Our 2021 trip concluded with a week in Rome. Unfortunately, the apartment we have been renting for the past few years has been taken off the rental market. Karen found an apartment on the trendy street, via del Governo Vecchio, which had access to a private roof-top patio. We paid a premium for this abut given the time of year, a patio was not needed in November as the weather is much cooler than our usual September stays in Rome. The patio did, however, provide great roof-top views of the city.
We returned with a little excitement. Glenn keeps the addresses or all locations we are going to written in a small notebook. Don't work if the cab driver can't understand your "perfect Italian" - just show the address in the book and you'll get a "Grazie" and the cab speeds off. Well, that is what we did, but Glenn wrote the wrong address. We were not located on Viccolo del Governo Vecchio, 6 but on via del Governo Vecchio, 9. Luckily we called the rental agent and we were only a few blocks away. She can down met us, and even helped us with our bags.
We needed help as what we took to be a "few steps up to the elevator" turned out to a full flight of stairs to climb to reach the elevator. When you rent apartments at the top of the buildings, for access to a patio, the elevator becomes very important.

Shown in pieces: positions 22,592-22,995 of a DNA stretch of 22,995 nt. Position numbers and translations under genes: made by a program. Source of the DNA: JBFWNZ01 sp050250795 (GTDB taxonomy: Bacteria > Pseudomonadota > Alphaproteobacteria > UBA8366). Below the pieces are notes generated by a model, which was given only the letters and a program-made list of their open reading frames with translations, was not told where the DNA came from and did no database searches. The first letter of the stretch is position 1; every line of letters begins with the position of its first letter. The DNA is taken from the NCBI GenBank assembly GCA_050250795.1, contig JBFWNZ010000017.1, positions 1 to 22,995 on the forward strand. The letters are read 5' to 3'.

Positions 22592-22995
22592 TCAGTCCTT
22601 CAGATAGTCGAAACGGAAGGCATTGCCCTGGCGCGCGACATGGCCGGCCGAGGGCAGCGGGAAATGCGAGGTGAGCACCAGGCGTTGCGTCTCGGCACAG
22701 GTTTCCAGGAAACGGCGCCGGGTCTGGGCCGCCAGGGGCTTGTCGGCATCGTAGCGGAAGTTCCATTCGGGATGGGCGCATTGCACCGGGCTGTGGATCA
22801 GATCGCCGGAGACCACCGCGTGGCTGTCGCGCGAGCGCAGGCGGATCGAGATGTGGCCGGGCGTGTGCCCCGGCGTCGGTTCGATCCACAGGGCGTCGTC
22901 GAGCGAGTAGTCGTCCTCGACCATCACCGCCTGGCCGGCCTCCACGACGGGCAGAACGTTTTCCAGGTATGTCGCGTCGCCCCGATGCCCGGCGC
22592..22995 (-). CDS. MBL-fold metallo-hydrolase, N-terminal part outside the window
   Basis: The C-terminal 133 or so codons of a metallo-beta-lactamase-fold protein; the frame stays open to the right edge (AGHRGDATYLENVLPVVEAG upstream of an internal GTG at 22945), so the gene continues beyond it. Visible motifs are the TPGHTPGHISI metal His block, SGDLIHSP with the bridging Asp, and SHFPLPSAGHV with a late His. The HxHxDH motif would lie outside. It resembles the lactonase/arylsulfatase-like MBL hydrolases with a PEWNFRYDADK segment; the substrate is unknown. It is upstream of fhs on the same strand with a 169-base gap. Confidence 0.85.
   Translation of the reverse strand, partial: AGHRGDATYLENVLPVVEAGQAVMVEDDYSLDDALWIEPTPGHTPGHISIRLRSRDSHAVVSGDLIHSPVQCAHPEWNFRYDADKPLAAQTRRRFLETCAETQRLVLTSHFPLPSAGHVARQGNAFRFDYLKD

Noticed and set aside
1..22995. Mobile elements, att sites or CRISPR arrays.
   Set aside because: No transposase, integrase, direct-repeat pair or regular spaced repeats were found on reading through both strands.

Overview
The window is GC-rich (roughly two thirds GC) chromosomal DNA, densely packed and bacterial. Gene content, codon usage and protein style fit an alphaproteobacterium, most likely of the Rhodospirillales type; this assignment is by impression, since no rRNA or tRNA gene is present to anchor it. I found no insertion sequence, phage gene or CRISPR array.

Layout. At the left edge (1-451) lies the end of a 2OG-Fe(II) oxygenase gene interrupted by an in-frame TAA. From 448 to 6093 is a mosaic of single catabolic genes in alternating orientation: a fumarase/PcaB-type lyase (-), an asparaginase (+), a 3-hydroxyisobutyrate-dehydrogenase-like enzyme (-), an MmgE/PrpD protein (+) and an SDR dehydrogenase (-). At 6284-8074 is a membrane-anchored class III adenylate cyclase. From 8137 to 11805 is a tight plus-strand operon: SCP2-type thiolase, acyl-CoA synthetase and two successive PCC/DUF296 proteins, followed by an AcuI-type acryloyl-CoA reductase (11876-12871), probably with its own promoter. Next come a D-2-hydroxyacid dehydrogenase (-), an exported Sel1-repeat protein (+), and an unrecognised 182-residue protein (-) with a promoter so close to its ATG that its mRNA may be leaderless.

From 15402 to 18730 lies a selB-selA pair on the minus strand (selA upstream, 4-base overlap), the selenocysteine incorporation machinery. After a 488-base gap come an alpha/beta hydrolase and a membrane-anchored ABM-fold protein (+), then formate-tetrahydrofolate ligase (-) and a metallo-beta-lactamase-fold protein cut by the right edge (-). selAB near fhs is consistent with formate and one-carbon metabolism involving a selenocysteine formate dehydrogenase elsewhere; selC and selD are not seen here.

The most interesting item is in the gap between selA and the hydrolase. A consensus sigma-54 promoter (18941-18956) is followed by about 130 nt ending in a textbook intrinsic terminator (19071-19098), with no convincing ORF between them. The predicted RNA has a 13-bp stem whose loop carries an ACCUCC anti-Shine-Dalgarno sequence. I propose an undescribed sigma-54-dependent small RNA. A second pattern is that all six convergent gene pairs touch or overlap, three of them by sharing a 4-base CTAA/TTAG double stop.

Anyway, check you addresses!
Just as Paris has Arrondissement or districts, 20 in total; Rome has 22 districts or Rioni. To add complications, the city has 15 municipal districts, each with its own President. The Rioni's were first created back with the Roman Republic. It was in 1743 that Pope Benedict XIV defined each in a precise method. They are not all the same size as the goal was to have an even distribution of the population, grouped near the river Tiber. First the Rioni were only known by their number, but later as time passed, they took on the name of a of a monument or geographic feature of the area.
They will show on the street signs on the boarders of the Rione - a sign on each side of the street showing the change in Rioni.
Walking around the older areas, such as along via del Governo Vecchio, buildings have plaques referring to "Rioni" usually indiated with the initial "R". We were in Rione V, Ponte. Ponte is bridge, and this refers to the Ponte Sant'Angelo. Historically the rioni was important as the streets lead to the Ponte Sant'Angelo, and were used by the many pilgrims travelling to St. Peters.
Although the Reg numbers have changed, this street sign indicates via della Chiesa Nuova is in Region II, Rioni VI (Parione)
I like to spot the signs on the sides of buildings indicating the Rione, here via del Melone is is Rione VIII (Sant'Eustachio)